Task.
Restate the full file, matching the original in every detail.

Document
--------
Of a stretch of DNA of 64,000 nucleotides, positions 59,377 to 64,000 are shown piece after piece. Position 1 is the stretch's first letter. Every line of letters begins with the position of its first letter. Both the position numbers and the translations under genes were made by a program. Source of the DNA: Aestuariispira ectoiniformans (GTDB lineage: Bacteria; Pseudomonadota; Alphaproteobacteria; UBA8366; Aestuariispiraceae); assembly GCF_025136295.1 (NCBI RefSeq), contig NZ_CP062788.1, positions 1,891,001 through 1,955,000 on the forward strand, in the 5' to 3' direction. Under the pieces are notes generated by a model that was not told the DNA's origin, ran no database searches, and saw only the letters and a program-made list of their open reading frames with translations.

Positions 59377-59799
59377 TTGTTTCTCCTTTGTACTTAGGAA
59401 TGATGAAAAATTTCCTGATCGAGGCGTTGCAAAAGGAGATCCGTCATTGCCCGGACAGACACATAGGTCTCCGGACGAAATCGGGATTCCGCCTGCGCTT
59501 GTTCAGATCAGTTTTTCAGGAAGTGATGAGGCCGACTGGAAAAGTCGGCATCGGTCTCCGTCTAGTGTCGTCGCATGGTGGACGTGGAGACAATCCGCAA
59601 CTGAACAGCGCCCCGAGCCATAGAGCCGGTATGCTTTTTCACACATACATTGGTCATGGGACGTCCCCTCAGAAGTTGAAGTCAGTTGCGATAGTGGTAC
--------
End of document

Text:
Of a stretch of DNA of 64,000 nucleotides, positions 59,377 to 64,000 are shown piece after piece. Position 1 is the stretch's first letter. Every line of letters begins with the position of its first letter. Both the position numbers and the translations under genes were made by a program. Source of the DNA: Aestuariispira ectoiniformans (GTDB lineage: Bacteria; Pseudomonadota; Alphaproteobacteria; UBA8366; Aestuariispiraceae); assembly GCF_025136295.1 (NCBI RefSeq), contig NZ_CP062788.1, positions 1,891,001 through 1,955,000 on the forward strand, in the 5' to 3' direction. Under the pieces are notes generated by a model that was not told the DNA's origin, ran no database searches, and saw only the letters and a program-made list of their open reading frames with translations.

Positions 59377-59799
59377 TTGTTTCTCCTTTGTACTTAGGAA
59401 TGATGAAAAATTTCCTGATCGAGGCGTTGCAAAAGGAGATCCGTCATTGCCCGGACAGACACATAGGTCTCCGGACGAAATCGGGATTCCGCCTGCGCTT
59501 GTTCAGATCAGTTTTTCAGGAAGTGATGAGGCCGACTGGAAAAGTCGGCATCGGTCTCCGTCTAGTGTCGTCGCATGGTGGACGTGGAGACAATCCGCAA
59601 CTGAACAGCGCCCCGAGCCATAGAGCCGGTATGCTTTTTCACACATACATTGGTCATGGGACGTCCCCTCAGAAGTTGAAGTCAGTTGCGATAGTGGTAC